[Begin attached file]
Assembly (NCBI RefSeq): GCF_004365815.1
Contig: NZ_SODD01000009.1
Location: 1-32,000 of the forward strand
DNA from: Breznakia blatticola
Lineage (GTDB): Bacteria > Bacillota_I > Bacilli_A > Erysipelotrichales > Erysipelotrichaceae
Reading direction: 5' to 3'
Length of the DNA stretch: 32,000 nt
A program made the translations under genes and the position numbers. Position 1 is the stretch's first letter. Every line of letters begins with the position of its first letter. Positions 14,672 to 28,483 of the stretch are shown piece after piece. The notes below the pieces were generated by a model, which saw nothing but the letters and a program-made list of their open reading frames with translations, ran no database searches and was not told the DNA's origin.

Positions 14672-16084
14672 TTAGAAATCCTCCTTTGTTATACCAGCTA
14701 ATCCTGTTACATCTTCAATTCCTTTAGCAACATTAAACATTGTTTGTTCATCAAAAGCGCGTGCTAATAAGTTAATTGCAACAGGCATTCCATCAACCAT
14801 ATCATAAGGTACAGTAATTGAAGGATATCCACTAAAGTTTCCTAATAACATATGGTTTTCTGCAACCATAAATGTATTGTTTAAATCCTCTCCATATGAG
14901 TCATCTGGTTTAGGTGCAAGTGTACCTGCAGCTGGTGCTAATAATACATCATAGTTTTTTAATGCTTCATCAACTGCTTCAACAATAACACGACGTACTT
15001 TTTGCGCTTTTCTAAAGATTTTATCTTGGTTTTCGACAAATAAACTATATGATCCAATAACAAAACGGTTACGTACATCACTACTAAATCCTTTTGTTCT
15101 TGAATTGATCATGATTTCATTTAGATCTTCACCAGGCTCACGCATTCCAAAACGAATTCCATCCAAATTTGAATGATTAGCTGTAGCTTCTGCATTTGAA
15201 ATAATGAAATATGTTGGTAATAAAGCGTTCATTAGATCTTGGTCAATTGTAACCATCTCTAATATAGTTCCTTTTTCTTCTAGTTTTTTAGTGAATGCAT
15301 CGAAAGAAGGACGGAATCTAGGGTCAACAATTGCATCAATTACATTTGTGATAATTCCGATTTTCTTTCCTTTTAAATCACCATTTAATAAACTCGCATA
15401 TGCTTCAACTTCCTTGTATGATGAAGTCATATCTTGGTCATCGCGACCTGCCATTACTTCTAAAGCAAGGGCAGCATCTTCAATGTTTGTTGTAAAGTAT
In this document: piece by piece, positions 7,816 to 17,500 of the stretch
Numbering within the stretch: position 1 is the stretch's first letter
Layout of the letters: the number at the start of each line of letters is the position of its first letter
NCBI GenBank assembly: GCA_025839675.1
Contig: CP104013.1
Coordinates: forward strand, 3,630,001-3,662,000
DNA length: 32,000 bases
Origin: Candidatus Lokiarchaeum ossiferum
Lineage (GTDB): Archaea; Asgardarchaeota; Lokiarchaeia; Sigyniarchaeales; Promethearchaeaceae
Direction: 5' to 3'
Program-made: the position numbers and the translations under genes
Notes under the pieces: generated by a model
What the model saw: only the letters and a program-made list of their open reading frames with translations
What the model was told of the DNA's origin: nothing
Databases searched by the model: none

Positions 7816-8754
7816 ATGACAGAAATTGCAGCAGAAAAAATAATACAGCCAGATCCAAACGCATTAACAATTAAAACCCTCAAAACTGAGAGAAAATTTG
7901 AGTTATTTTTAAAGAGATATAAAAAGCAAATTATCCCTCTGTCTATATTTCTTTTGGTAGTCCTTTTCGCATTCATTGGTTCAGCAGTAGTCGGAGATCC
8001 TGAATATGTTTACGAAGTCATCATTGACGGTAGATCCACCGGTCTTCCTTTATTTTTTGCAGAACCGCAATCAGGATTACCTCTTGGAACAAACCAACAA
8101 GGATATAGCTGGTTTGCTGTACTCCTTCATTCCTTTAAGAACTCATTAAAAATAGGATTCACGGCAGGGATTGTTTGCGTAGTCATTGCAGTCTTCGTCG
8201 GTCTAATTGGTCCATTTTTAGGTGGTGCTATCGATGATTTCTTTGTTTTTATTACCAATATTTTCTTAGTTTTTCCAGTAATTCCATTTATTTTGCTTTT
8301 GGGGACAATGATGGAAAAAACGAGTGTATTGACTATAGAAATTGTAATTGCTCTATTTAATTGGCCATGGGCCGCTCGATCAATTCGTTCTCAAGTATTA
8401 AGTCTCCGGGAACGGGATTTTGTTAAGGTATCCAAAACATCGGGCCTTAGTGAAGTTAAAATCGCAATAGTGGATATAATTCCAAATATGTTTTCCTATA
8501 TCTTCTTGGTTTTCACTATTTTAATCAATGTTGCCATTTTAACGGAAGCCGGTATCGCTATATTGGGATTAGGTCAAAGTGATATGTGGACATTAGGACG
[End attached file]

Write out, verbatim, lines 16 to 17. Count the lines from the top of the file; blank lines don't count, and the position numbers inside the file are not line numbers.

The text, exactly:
15201 ATAATGAAATATGTTGGTAATAAAGCGTTCATTAGATCTTGGTCAATTGTAACCATCTCTAATATAGTTCCTTTTTCTTCTAGTTTTTTAGTGAATGCAT
15301 CGAAAGAAGGACGGAATCTAGGGTCAACAATTGCATCAATTACATTTGTGATAATTCCGATTTTCTTTCCTTTTAAATCACCATTTAATAAACTCGCATA